Wednesday, 24 August 2011
When I was young I used to slide into my Wellington boots, grab a torch and venture out into the dark woods that encircled our home. There always seemed a stillness at night, apart from the almost imperceptible snuffling of Hedgehogs or the brush of the Badgers stroll. I would Illuminate Tawny Owls perched on the high branches of Beech trees and observe Tiger moths resting on forests of Rosebay Willowherb. my wanderings would not take me far from home but such a distance from the bright transparency of my daytime excursions. Some times the Moon would light my way and I could walk silently down to the rivers edge and watch the faint trembling flight of Pipistrelle Bats and Sea Trout, their nose upstream, waiting for any insect floating down the murky water.
It is incredible what there is to see at night, that is once your eyes have become adjusted to the darkness . On late summer evenings the magical flickering dance of nocturnal moths, their presence lit by the farms window lamps, their camouflaged wings exposed against the black curtain of the sky. Beetles scurry to avoid the eager tongues of my ponds frogs and the Golden Rudd weave elegantly around the lily pads.
For the last year or so I have been trying to capture some of these nightly happenings. In a way, shining a light on the magic of darkness. Sometimes my own colour palette makes dark images. All too difficult to hang on the neutral based walls of a country house. To me though they might simply hang like a window at night. One from which if your lucky enough might reveal the beauty of raven black and some of the life that inhabit it. Some where in a field near to where we live, Harebells light up and Bees and Crane-fly and Ladybirds and voles, declare a truce and gather round its glow. Hush, go quietly and don't tell a soul.
Tuesday, 26 July 2011
As the last few years of hard work and artistic development are reaching fruition, in the sense that the work itself is becoming more confident and assured, I have found that sales are increasing and awareness that I even exist is the rather happy result. I am by no means self sufficient yet, but with luck and the help of my best friend, Mary, we do hope some day to be able to pay our bills on time and reduce our somewhat long working days. We still get excited by a single sale, whether its a large painting or a few cards. They are as we believe 'small victories' and certainly give me more confidence to reach ever deeper and produce work that I am proud of.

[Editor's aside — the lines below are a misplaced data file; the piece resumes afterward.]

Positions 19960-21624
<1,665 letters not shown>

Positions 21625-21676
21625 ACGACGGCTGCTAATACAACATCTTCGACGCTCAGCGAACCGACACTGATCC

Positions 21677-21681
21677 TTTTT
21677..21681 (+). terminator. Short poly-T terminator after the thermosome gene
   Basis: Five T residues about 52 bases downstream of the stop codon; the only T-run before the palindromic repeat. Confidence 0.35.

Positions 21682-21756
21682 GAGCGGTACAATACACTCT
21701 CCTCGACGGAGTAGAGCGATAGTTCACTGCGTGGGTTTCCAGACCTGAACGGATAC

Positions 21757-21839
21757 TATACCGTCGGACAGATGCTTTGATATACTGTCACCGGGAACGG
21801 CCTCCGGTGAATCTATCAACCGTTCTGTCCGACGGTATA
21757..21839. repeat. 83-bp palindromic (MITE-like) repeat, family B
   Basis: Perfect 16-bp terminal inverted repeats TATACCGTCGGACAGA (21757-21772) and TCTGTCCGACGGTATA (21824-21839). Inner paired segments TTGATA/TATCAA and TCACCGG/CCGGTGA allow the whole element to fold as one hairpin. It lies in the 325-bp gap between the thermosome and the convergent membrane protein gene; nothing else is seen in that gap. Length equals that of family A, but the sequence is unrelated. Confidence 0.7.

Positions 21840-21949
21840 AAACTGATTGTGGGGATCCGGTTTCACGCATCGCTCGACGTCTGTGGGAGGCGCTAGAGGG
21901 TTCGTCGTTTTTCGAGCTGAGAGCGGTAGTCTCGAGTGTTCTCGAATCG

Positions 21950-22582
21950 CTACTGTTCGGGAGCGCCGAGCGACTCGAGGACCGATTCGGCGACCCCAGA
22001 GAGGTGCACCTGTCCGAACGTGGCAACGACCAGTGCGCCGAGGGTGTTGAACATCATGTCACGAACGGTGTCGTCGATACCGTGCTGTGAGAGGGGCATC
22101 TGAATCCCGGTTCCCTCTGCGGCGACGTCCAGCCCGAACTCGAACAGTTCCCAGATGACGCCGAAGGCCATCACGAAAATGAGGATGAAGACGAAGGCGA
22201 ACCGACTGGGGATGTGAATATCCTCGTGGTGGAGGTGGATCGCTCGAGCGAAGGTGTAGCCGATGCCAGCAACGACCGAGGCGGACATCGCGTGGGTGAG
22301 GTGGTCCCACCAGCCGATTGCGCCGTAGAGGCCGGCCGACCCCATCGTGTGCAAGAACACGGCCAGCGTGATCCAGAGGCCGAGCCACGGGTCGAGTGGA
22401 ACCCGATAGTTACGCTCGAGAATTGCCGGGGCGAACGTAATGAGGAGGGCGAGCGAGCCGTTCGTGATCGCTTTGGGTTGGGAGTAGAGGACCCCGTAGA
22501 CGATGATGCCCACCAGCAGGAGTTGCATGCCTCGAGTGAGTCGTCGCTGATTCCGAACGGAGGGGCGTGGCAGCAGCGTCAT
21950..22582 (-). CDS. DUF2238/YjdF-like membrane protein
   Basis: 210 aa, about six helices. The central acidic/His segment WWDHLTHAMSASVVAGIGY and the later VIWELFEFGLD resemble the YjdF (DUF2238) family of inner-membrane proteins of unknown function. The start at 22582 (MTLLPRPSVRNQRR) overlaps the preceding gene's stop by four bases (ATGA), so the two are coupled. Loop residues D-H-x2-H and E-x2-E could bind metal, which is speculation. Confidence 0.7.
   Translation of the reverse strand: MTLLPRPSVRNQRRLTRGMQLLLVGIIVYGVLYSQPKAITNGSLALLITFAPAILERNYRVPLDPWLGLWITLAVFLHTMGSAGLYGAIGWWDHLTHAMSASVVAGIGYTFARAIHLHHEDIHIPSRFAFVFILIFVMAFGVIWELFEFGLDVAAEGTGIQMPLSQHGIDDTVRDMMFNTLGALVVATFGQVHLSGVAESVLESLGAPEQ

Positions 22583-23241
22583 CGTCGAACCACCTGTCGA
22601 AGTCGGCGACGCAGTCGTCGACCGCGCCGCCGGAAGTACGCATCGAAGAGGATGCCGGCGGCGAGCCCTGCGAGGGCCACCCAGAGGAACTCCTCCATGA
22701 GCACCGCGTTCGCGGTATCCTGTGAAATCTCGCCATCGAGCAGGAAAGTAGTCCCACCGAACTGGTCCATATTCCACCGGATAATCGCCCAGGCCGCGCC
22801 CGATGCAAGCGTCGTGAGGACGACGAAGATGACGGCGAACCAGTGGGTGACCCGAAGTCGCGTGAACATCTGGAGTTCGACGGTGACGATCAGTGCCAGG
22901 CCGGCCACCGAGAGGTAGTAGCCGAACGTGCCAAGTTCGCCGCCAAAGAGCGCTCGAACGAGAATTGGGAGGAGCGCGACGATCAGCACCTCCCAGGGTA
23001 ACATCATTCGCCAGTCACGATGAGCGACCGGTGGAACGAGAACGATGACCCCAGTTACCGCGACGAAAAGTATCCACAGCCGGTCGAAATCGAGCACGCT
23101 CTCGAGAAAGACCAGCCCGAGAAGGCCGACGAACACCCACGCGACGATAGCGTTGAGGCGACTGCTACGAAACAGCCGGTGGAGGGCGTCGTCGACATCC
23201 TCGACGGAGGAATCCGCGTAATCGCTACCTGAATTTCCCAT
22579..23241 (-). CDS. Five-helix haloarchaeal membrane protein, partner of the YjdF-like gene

All this said, like most Artists pursuing their 'selfish' fate, they would achieve very little without the support, encouragement and hard work of their loved ones. i have known and loved Mary for 12 years now. She has often settled my painting supply bills, driven for miles to deliver work that was worth less than the cost of the petrol, spent hours day after day building my web site..... The list could go on and on. I have paid her very little. I do pick up the bar tab but her wine is cheap and my whiskeys large. I do give her paintings that I am dissatisfied with....One might say she has the worst collection of MR work around. To add insult to injury, this year I finally found the courage to ask for her hand in marriage hoping that the rest of her body might approve also. I am glad to say it did. I am hoping that the work i produce will in my own way exemplify, the optimistic and ever growing love I have for this friend and that my sales will in some way go toward a furthering of an exciting life shared.. up until now she has only received paintings whilst giving in return the most precious jewel, her Time.
Much respect to Her.
On the 21st of July, His Royal Highness Prince Edward, opened the 'Forge Studios and Art Gallery' in Allendale. I was commissioned to produce a journal cover to mark this special occasion and as way of a thank you and as a memory of a wonderful day. The Journal represented a months work and was Hand carved and painted and is entitled 'All the beautiful creatures of the North'. It references the fauna and wildlife that can be seen locally. The inside plates details the Royal crest of Wessex and the flag of Northumberland in the form of butterflies. During the five minutes or so that I spent with the Prince, he showed a keen interest in the craft of leather carving and expressed his delight in receiving the gift, promising to use it regularly. As a member of the 'Forge' project my work, both carved leather and paintings can be seen throughout the year in Allendale.
All in all a perfect day.